Rowman & Littlefield Publishers
Trim: 6½ x 9¼
978-1-4758-3631-8 • Hardback • March 2018 • $52.00 • (£40.00)
978-1-4758-3632-5 • Paperback • March 2018 • $27.00 • (£20.99)
978-1-4758-3633-2 • eBook • March 2018 • $23.50 • (£17.99)
Jane E. Dalton, Ph.D. is an Assistant Professor of Art Education at the University of North Carolina in Charlotte, teaching art education and studio art. Her research interests include, contemplative pedagogy, and social-emotional learning in classrooms using the arts. A textile artist, Jane’s work has been exhibited throughout the United States. She is the co-author of The Compassionate Classroom: Lessons that Nurture Empathy and Wisdom.
Elizabeth Hope Dorman, Ph.D., is Associate Professor of Teacher Education at Fort Lewis College, a public liberal arts college in Durango, Colorado, where she teaches graduate and undergraduate students in secondary, K-12, and elementary education programs. Her scholarship focuses on the integration and effects of mindfulness and contemplative pedagogies on teacher development of social-emotional competence, particularly in diverse contexts and courses that address multicultural perspectives and equity issues.
Kathryn Byrnes, Ph.D. is the Baldwin Program Director in the Center for Learning and Teaching at Bowdoin College, and faculty at the Teachings in Mindful Education (TiME) Institute in Maine. She served as Board President of the Mindfulness in Education Network (MiEN), and taught in-person and online courses on Mindful Education at Lesley University and Bowdoin College. Her scholarship and professional development work focuses on the integration of contemplative pedagogy in educational contexts.
Introduction- Jane E. Dalton, Kathryn Byrnes, and Elizabeth Hope Dorman
Chapter 1- Cultivating Culturally Responsive Teaching in Teacher Preparation: The Vital Role of Contemplative Teacher Educators - Deborah Ann Donahue-Keegan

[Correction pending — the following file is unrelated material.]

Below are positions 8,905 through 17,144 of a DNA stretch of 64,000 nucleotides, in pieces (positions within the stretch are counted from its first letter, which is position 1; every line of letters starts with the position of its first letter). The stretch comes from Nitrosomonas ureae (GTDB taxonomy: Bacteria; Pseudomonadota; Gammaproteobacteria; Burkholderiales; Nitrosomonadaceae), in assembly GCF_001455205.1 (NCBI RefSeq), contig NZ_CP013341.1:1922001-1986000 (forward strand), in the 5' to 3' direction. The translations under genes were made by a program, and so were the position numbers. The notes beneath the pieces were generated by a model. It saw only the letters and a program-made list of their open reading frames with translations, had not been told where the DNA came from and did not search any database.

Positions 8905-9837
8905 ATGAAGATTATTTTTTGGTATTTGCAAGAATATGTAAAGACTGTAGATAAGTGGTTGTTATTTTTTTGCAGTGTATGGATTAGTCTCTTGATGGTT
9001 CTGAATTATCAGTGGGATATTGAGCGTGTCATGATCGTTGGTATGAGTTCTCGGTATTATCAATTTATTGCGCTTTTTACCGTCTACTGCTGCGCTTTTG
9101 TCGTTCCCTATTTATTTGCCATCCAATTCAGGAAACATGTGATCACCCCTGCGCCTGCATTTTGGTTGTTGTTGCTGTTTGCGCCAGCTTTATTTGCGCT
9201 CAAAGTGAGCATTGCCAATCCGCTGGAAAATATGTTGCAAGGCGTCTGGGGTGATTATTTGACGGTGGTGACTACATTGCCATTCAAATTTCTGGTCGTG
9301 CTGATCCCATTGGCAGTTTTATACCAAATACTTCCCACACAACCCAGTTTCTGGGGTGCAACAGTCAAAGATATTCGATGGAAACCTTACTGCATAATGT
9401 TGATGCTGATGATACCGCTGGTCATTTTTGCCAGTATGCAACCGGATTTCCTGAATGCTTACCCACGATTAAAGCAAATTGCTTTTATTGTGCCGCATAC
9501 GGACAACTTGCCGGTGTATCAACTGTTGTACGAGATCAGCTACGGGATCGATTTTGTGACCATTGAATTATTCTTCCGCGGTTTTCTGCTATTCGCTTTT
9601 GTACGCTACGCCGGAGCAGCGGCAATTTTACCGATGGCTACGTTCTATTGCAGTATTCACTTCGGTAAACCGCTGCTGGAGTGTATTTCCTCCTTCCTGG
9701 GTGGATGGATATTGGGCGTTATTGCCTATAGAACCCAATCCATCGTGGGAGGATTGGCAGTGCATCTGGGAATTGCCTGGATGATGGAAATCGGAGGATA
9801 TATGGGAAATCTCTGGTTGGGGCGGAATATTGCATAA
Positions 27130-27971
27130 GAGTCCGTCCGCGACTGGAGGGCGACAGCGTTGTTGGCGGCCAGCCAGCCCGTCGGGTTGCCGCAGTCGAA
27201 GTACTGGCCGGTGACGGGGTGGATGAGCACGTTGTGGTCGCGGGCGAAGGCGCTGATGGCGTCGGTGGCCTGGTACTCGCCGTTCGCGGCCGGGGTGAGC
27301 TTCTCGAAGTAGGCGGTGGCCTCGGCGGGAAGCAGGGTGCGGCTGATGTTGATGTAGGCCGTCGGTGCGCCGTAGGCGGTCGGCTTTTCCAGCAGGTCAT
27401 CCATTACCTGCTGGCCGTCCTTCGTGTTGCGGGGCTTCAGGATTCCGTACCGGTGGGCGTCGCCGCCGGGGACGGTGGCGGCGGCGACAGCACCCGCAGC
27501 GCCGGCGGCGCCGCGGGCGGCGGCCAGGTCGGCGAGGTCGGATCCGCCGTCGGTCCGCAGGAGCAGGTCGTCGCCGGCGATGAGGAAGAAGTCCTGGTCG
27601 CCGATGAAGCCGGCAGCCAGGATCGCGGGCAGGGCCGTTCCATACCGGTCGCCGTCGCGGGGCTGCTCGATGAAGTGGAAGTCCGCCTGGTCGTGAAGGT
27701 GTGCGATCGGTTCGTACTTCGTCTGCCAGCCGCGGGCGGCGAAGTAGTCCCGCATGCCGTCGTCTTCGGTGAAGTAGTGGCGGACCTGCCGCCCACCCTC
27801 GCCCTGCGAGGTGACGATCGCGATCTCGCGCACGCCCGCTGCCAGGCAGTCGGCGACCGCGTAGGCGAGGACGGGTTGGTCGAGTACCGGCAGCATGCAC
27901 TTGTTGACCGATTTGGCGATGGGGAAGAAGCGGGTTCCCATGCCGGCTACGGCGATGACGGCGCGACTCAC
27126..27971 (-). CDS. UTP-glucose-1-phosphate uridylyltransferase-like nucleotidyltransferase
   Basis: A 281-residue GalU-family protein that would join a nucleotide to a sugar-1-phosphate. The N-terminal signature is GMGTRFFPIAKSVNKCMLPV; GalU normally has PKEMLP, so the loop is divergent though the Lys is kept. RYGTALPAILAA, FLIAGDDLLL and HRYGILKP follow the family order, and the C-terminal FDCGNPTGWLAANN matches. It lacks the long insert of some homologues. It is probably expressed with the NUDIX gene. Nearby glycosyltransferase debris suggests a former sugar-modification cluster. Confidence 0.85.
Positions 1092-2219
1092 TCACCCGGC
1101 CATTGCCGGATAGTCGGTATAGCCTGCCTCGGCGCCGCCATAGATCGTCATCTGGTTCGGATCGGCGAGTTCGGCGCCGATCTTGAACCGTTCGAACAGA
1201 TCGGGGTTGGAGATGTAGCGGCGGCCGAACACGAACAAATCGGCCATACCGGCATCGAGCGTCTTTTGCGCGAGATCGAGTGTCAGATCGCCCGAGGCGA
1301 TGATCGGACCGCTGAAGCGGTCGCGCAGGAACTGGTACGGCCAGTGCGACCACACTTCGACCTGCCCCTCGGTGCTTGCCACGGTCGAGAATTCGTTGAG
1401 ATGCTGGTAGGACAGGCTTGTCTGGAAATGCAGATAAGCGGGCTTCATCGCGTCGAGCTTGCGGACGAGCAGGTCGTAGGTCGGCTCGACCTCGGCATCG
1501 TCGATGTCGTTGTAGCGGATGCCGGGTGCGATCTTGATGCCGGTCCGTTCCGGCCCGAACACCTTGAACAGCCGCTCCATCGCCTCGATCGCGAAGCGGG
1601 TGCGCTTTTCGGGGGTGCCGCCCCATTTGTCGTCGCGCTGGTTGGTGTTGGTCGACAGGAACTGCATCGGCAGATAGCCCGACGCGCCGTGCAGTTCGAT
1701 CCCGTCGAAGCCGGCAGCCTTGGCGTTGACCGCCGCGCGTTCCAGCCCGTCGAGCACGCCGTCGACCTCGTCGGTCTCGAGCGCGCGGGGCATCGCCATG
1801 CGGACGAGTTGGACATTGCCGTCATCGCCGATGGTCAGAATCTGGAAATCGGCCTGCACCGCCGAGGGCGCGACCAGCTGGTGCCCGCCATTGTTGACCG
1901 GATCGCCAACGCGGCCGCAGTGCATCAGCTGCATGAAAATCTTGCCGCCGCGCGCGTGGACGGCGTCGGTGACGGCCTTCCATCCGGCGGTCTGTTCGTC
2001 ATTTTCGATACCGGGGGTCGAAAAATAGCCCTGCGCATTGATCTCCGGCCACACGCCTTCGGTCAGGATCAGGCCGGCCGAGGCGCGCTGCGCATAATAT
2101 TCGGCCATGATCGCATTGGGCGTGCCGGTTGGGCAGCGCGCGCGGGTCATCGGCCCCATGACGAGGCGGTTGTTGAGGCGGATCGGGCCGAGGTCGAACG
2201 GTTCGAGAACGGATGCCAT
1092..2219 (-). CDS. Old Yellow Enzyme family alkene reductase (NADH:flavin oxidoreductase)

Chapter 2- Embracing a Contemplative Life: Art and Teaching as a Journey of Transformation- Jane E. Dalton
Chapter 3- Considering the Self Who Teaches- Timothy E. Jester
Chapter 4- If We Teach Who We Are, Who Are We? Mining the Self for More Mindful Teaching- David Lee Keiser
Chapter 5- Contemplative Wait Time: Pausing to Cultivate Compassion in the Classroom - Jambay Lhamo
Chapter 6- Sustainability through Authenticity: A Portrait of Teaching as a Contemplative Practice - Matthew Spurlin
Chapter 7- Building Relational Competence by Training Empathy- Katinka Gøtzsche
Chapter 8- Community, Compassion, and Embodied Presence in Contemplative Teacher Education- Elizabeth Grassi & Heather Bair
Byrnes, Dalton, & Dorman have managed to achieve throughout their 3-volume, edited collection, ideas both practical and inspiring. They offer the reader great scope and depth in describing contemplative practices from a variety of settings and perspectives. Teacher educators will understand more deeply what contemplative education is, ways to incorporate its practices, and why it is so valuable in supporting teacher education students and practicing teachers. Throughout the chapters, they provide the tools for self-transformation through experiences that move the soul, awaken the heart, and strengthen pedagogical thinking.
— Sandra Finney PhD, author of “Strong Spirits, Kind Hearts,” coauthor of “The Way of the Teacher”
This book is a well-timed intervention in a historical moment in which disinformation can be proliferated as swiftly information, making the task of distinguishing truth from falsehood more difficult. The ability to discriminate truth from lies, wise from rash action and a predisposition to choose the former rather than the latter is the core of teaching. It requires more than logical analysis and reason can provide. Far from being practices of social disengagement, contemplative practices are more varied, scientific, and socially significant than conventional education has admitted; our need for them in education could not be greater.